Joe Collins’ dreams came true on the weekend.
And it wasn’t just the cracking Christchurch weather.
The kid who left New Zealand to chase his sporting dreams returned home an Ironman as he claimed his first Open national title at the New Zealand Surf Lifesaving Championships.
The 22-year-old last competed in his home country in the U19s before following in the footsteps of fellow Kiwi Bondy Cory Taylor and relocating to the Gold Coast.
“I left NZ as an U19s competitor and because there was a two-year hiatus due to COVID-19, this was my first Open NZ titles,” he said.
“It was the initial reason I moved here. I always wanted to be the best Ironman in NZ and I saw the Gold Coast as the best training environment.’’
But in the chilly waters of the South Island it was Taylor, the 2022 World Champion, who was chasing his former protégé.
“I took the title off an ex-Bondie which was cool,” he said.
“He was very gracious, we are at the same club, he’s been a great supporter of mine and he is like an older brother to me.
“And although he wanted to win, I think he was happy it was me taking his title.’’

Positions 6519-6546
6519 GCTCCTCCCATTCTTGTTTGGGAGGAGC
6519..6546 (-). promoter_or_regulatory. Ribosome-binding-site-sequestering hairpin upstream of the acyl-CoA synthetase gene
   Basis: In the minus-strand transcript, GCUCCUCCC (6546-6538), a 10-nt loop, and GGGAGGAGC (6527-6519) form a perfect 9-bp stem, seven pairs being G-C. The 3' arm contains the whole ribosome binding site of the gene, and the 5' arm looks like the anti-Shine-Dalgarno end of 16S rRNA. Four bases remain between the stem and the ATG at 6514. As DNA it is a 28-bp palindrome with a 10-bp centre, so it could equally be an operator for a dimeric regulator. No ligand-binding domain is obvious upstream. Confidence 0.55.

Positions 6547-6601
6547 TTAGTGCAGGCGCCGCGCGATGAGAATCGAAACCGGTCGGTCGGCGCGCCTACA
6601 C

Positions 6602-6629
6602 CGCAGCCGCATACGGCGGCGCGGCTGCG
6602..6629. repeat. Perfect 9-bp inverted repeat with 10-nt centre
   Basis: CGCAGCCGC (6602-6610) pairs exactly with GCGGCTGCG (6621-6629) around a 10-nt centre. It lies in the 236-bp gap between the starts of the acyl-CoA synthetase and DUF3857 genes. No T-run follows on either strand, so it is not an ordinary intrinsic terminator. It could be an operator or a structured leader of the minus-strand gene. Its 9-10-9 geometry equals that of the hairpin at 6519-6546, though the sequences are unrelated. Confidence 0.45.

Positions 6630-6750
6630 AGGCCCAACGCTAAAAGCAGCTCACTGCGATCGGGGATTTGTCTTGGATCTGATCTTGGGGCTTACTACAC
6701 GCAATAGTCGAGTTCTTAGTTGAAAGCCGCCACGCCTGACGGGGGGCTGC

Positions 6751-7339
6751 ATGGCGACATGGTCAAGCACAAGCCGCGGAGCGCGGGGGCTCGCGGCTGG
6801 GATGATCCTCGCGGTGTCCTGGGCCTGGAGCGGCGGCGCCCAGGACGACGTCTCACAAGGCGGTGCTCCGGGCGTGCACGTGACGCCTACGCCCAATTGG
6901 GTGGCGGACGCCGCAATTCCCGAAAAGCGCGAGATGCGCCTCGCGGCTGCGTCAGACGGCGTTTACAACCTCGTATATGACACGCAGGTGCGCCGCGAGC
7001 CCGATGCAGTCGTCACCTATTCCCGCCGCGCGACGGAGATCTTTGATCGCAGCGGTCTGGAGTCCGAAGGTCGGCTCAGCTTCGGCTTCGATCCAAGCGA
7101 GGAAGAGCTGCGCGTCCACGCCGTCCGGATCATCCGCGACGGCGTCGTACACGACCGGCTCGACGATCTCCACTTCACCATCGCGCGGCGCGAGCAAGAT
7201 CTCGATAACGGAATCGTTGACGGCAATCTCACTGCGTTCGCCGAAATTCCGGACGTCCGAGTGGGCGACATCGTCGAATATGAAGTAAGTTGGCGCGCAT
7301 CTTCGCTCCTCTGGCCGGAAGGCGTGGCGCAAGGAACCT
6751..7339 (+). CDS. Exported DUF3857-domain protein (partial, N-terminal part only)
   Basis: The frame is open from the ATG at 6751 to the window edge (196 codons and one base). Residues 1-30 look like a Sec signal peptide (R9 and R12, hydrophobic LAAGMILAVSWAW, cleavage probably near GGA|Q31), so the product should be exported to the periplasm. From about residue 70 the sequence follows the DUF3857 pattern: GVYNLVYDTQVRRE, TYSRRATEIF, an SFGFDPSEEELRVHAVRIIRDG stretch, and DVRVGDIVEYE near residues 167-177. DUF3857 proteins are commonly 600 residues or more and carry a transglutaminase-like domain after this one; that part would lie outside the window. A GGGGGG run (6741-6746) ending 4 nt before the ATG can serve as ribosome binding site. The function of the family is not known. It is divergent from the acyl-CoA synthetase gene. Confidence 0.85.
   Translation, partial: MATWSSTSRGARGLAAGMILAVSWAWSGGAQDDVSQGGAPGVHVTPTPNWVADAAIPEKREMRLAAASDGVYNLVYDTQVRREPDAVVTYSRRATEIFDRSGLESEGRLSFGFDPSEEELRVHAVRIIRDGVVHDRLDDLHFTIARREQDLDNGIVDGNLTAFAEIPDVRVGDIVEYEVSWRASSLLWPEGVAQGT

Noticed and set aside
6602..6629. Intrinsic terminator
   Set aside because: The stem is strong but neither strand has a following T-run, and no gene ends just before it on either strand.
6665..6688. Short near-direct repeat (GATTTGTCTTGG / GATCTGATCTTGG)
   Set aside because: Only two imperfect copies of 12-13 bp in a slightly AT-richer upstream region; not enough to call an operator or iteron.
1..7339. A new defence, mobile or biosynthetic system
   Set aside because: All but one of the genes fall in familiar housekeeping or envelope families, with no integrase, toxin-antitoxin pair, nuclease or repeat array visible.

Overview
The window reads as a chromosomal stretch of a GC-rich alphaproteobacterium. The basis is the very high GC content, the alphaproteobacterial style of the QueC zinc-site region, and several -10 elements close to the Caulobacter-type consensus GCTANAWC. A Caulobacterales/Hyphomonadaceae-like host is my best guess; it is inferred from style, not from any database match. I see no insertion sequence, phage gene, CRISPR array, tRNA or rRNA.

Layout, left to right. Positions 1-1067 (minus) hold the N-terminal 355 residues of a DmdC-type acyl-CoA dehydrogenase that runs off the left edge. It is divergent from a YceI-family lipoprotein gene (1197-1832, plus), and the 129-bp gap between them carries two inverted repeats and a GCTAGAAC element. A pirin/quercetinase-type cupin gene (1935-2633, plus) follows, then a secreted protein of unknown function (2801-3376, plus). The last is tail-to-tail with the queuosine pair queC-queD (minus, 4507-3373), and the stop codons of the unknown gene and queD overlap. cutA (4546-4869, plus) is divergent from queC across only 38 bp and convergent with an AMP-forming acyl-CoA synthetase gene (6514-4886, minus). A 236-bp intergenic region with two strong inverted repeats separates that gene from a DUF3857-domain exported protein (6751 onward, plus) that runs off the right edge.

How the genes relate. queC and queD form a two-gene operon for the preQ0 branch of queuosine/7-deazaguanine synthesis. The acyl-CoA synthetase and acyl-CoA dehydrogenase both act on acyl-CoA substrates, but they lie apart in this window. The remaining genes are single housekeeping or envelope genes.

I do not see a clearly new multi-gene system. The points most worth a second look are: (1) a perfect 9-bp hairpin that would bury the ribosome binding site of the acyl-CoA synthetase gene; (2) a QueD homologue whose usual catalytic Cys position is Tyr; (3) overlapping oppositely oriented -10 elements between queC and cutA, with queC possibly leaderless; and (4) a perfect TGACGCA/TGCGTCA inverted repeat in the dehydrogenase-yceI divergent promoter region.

The 22-year-old hasn’t looked back since moving to the Gold Coast and enrolling at Bond University.
He has almost completed a Commerce degree and will start work with local accountancy firm Simmons Partnership in June.
And he is becoming one of the premier Ironmen in Australia with a top-three finish in this year’s Nutri Grain Series to go with his third place in the Coolangatta Gold.
“New Zealand isn’t conducive to training all year round,’’ he said.
“The Gold Coast is really the pinnacle for the sport of Ironman racing with the weather and surf conditions we get. I guess also getting to do so many more races, it sharpens your race brain.
“They (in NZ) get to race three or four times a year, here we race almost every week in summer, so you probably get a tactical advantage also.
“I have improved in leaps and bounds since coming to Australia.’’
His next assignment is due in Perth next month at the Aussie Titles.
He admits questioning whether a bid to realise his lifelong ambition was the best preparation.
“It is pretty tough stuff, you weigh up the options and there were a couple of NZ Ironmen who didn’t go back because they preferred to do a harder training block here in the lead-up to the Aussies,” he said.
“But I wanted to go, I had always wanted to win an NZ title and I think winning another race is great preparation.’’
Even his concerns about the weather proved to be unfounded.
“I can’t believe how nice it was,” he said.
“I definitely didn’t go in the water when I didn’t have too as it was still cold for me having acclimatised to our weather up here now.
“But it was awesome, I went there for my first nationals about six years ago and it was 6 degrees, it was freezing in and out of the water.’’
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